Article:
On the other end 22 seconds later, Arkansas got a rare three-pointer from freshman Jordan Walsh to restore the Razorbacks’ seven-point lead.

Walsh had been 1 of 17 on three-point tries in SEC play prior to that, with his only other make coming in a 1-of-8 effort from behind the arc in a loss at LSU in the conference opener.

Long stand

Missouri fans stand until the team hits its first field goal, and this time they were on their feet for a while.

The Tigers missed their first seven shots to open the game and fell behind 7-0 before Kobe Brown put in a short bank shot off the right block at the 14:59 mark, more than five minutes into the game.

FG drought

Arkansas had its own lapse of shooting midway through the opening half with a field goal drought that lasted 5:42.

After the Hogs took a 12-5 lead on a Jordan Walsh three-pointer, they took only one shot during that 5:42 span, a missed three-pointer from Joseph Pinion.

The Razorbacks did make 5 of 6 free throws before Derrian Ford snapped the lull with a short jumper in a crowded lane to give Arkansas a 19-18 lead.

Brazile on bench

Arkansas’ Trevon Brazile, who suffered a season-ending knee injury on Dec. 6 against North Carolina-Greensboro, was back in Mizzou Arena.

Brazile, who played at Missouri last season, tore the anterior cruciate ligament in his right knee in the ninth game and underwent surgery in late December. He traveled with the team to Columbia, Mo., and sat on the bench.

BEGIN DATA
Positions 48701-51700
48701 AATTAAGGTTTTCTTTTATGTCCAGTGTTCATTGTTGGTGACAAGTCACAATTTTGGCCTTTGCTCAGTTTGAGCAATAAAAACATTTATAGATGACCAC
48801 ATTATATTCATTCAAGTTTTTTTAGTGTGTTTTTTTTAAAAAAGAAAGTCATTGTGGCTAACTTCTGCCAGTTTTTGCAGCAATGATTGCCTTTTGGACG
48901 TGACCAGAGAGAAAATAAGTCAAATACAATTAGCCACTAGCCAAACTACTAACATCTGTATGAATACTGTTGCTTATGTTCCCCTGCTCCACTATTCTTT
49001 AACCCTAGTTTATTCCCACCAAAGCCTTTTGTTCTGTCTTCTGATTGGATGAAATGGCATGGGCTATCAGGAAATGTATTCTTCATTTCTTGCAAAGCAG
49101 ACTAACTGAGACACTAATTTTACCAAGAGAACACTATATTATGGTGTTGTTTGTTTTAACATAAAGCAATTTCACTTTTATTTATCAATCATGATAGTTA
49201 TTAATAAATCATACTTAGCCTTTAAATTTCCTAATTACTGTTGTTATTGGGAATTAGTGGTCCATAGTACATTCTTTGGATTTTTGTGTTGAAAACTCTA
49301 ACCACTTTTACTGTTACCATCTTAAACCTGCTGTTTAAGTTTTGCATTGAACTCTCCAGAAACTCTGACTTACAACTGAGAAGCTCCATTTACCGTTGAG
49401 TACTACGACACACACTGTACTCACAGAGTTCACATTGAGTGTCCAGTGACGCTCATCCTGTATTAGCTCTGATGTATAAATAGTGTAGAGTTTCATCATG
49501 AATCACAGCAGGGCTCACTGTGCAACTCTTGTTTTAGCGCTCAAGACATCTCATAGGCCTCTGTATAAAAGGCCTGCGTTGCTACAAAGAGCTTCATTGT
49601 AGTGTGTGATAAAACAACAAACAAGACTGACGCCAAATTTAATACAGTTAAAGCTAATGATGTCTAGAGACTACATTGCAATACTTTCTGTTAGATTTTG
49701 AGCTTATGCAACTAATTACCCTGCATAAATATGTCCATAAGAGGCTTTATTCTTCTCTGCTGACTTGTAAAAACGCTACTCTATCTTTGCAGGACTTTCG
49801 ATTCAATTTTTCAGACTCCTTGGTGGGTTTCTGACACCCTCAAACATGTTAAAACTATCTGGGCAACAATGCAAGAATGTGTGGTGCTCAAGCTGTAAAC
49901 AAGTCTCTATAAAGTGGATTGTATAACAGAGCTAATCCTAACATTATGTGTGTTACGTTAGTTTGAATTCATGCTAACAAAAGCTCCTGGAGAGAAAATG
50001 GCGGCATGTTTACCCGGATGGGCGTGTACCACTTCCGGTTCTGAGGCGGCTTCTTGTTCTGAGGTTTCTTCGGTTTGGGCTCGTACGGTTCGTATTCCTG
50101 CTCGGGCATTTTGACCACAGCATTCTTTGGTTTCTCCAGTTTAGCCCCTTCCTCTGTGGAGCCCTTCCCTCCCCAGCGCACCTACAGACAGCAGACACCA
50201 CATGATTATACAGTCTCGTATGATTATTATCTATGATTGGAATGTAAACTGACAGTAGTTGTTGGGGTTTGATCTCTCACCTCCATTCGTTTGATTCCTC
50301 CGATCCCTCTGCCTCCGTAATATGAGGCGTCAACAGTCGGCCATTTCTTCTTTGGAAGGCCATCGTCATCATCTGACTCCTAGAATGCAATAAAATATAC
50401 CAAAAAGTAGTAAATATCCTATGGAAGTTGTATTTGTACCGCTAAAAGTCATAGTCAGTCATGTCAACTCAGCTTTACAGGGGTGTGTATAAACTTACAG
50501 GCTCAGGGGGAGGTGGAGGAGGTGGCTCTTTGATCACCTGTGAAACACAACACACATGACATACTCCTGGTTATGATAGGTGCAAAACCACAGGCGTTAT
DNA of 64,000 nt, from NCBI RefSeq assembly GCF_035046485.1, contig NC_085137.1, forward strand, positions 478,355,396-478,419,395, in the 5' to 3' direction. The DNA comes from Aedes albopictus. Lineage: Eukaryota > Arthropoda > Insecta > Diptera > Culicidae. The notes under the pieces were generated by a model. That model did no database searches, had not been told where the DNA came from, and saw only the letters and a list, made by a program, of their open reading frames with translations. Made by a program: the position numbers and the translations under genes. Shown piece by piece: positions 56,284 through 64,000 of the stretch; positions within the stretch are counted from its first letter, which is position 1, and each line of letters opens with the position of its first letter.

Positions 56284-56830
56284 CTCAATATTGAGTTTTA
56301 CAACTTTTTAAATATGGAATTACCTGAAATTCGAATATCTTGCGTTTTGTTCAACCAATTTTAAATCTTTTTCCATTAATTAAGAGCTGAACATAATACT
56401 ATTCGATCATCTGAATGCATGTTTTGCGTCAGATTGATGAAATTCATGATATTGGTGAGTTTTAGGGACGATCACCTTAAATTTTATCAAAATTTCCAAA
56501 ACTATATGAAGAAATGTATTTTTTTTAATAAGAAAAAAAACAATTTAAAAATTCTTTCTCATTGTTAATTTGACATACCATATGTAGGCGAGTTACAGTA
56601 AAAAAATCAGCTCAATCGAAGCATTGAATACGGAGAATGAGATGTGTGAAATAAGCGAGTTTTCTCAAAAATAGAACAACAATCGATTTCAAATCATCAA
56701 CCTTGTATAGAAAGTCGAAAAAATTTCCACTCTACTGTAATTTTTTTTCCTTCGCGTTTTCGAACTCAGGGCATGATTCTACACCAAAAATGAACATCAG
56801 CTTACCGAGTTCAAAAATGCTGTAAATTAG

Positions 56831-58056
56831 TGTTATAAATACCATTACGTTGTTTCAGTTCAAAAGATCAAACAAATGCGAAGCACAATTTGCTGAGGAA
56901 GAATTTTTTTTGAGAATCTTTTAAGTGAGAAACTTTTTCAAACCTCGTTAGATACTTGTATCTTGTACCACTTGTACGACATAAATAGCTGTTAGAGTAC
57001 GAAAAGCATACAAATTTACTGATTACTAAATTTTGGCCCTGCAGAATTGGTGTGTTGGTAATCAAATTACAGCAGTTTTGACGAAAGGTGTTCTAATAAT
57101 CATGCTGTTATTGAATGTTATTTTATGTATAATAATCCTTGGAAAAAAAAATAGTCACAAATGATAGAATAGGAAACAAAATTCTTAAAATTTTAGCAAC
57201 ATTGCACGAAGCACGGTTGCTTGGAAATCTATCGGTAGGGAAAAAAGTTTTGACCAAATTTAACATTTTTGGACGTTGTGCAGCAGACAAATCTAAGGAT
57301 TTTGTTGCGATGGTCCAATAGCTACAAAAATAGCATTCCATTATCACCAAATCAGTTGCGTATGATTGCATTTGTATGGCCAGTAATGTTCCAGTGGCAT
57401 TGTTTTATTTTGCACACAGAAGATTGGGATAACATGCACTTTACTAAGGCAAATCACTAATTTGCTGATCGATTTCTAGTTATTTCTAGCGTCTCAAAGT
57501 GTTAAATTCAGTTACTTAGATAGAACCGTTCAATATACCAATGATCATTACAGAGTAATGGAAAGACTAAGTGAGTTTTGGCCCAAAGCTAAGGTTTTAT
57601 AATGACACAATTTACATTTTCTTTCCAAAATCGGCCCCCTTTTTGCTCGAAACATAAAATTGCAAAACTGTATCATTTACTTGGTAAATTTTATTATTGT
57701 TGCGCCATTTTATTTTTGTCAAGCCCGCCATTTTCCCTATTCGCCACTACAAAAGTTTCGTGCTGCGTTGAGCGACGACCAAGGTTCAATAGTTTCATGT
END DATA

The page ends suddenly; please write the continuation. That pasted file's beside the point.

Freshman Nick Smith, who missed his seventh consecutive game and 13th of the season with a knee injury, did not make the trip.

Lineup look

The Razorbacks used a third different starting lineup, returning to their first starting lineup of the season by pairing guards Anthony Black, Ricky Council and Davonte Davis with forwards Makhi Mitchell and Kamani Johnson.

Black and Mitchell have started all 18 games, Council has started 17, Davis 13 and Johnson 2.

Carter out

Missouri forward Noah Carter didn’t dress out due to health and safety concerns, according to a pregame announcement.

Carter, a 6-6 transfer from Northern Iowa, is averaging 10.7 points, 4.7 and 21.6 minutes. He had 7 points, 3 rebounds and 2 blocked shots in the Razorbacks’ 74-68 win two weeks ago in Walton Arena.

Tip-ins

• Missouri scored just six points in the opening 10:30 of the game, but closed it out with 26 points in the final 6:48 to overcome a 10-point deficit.

• The Missouri football team took the floor during the first media timeout along with the Battle Line Rivalry trophy to show to the home fans at Mizzou Arena after the Tigers claimed the prize with a 29-27 win over Arkansas in November.

• Anthony Black was clearly smarting on his right wrist or thumb but he appeared to avoid a major injury after getting hacked by Isiaih Mosley while running into another Tiger with 4:55 left in the first half. Black made a pair of free throws after the foul to give Arkansas a 23-22 lead.

• The Razorbacks had four players foul out in Jordan Walsh, Makhi Mitchell, Davonte Davis and Kamani Johnson.